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September 13, 2010

Tell-Tale Numbers

I was checking out the final statistics of the 17-6 loss to South Carolina, and four figures, in particular, really caught my attention. Show me a team that could win a game when being held to/allowing similar numbers and I'll show you a Bulldog defender that was able to stop Marcus Lattimore.

Following the victory over UL-Lafayette, I posted some statistical accomplishments attained by Georgia's defense for the first time in a long while. Against the Gamecocks, the Bulldogs reached a couple more "milestones" for both sides of the ball, but these were ones a team would want to avoid...

Speaking of Lattimore, the 'Cock rushed for 182 yards, but even more impressively, on 37 rushes, one short of USC's school record. I searched and scoured my seemingly endless, geeky files of UGA football statistics and found only 10 or so other times in history where one individual on an opposing team carried the ball 37+ times in a single game against the Bulldogs, the last by Auburn's Carnell Williams in 2001 - a 24-17 Georgia loss.

Of those games when an opposing player had a Herschel-like amount of rushes, only twice did Georgia come away with the win.

South Carolina converted 9 of 14 third downs. That's a 64.3 percent conversion rate, and that's mighty impressive. So impressive, you have to go back 162 games and nearly 13 years to the Tennessee game of 1997 when Georgia yielded a greater third-down rate.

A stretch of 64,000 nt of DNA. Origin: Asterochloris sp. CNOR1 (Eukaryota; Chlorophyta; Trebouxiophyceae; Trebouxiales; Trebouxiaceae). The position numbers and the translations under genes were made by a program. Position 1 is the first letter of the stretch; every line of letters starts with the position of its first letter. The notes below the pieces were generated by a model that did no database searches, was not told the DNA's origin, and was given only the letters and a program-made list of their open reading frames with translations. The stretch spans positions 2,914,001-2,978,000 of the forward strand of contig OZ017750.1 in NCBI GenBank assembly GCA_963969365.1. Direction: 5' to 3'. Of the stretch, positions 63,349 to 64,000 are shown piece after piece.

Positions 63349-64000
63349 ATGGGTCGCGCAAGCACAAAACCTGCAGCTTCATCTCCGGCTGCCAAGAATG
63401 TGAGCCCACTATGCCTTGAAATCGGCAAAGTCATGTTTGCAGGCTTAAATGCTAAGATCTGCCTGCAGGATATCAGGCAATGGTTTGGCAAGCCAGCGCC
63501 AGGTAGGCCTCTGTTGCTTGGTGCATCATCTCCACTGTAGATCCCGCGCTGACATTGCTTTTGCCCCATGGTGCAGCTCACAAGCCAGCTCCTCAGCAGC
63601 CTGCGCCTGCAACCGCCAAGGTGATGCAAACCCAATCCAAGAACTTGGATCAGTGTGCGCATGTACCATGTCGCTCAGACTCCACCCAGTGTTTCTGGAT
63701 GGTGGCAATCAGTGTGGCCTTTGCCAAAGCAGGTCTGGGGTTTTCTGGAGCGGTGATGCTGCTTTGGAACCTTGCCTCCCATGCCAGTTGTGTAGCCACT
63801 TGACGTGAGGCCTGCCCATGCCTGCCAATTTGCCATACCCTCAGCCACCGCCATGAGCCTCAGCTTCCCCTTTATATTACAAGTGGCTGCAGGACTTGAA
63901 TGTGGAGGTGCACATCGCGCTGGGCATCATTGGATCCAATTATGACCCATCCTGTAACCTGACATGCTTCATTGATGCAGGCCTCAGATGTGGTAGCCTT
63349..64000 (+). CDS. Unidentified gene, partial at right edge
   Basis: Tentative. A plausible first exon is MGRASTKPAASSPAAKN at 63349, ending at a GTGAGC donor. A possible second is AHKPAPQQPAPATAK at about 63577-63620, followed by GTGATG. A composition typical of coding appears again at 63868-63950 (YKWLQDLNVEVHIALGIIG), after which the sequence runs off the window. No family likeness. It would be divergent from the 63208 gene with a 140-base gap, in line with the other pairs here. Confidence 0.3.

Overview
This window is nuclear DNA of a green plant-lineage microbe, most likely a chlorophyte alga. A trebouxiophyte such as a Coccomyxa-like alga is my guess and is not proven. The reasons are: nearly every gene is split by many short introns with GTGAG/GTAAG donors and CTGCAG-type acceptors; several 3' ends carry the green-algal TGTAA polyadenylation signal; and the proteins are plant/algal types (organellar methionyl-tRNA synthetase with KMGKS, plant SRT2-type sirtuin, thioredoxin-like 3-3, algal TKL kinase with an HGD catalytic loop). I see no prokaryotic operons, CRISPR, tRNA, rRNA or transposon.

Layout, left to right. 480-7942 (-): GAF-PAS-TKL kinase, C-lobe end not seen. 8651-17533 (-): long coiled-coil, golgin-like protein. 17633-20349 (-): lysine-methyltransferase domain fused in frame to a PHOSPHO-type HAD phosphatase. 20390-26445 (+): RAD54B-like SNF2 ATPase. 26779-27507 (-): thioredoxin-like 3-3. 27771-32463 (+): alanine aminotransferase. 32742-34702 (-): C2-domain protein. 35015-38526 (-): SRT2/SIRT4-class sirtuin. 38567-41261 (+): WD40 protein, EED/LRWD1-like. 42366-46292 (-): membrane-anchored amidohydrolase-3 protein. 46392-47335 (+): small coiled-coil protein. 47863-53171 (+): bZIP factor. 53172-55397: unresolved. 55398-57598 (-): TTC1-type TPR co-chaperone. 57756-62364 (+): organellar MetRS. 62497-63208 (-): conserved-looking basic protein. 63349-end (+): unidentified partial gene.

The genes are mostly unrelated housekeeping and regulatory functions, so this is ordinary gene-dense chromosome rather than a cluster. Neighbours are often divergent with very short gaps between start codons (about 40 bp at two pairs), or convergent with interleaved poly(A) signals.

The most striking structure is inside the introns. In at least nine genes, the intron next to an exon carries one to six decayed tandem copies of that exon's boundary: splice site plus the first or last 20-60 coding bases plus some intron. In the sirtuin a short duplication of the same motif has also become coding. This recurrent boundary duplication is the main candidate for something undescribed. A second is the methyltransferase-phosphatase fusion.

In that game, Peyton Manning and the Volunteer offense converted 7 of 9 third downs in gaining 628 total yards and drubbed the defenseless Bulldogs, 38-13.

An offense converting nearly two-thirds of its third downs combined with its capability to hand the ball to one individual nearly 40 times will usually equate to an opposing offense rarely seeing the field, and sure enough, that's what occurred on Saturday.

Georgia ran only 47 total plays. Forty-seven plays... that's unheard of in modern-day college football and the Bulldogs' lowest amount since 1997 (again) when Georgia hosted Kentucky on Homecoming.

In an unusual game, the Wildcats' Tim Couch played keep-away from the Bulldogs, as did Mark Schlabaugh's dog (which ran out onto the field). Still, thanks to Robert Edwards' 189 rushing yards and two touchdowns, Georgia somehow prevailed over Kentucky 23-13 despite running just 45 plays.

Against South Carolina, when the Bulldogs did have the ball, they weren't able to do a whole lot with it as Georgia tallied only 11 first downs...yet another rare and dubious distinction achieved by the Dogs over the weekend.

Georgia hasn't gained fewer than that many first downs in a regular-season game since the Bulldogs had only 9 against the Gamecocks in the very same stadium, with a very similar result (21-10 loss), 10 years ago.

So there you have it: Whether a team allows an opposing back a boat load of carries, a tremendously high third-down conversion rate, runs very few offensive plays, or gains first downs rather infrequently...although, like in Georgia's case, one of these misfortunes may happen only once every decade, said team will most likely lose.

If all four happen to transpire, like in Georgia's case on Saturday, said team is doomed.

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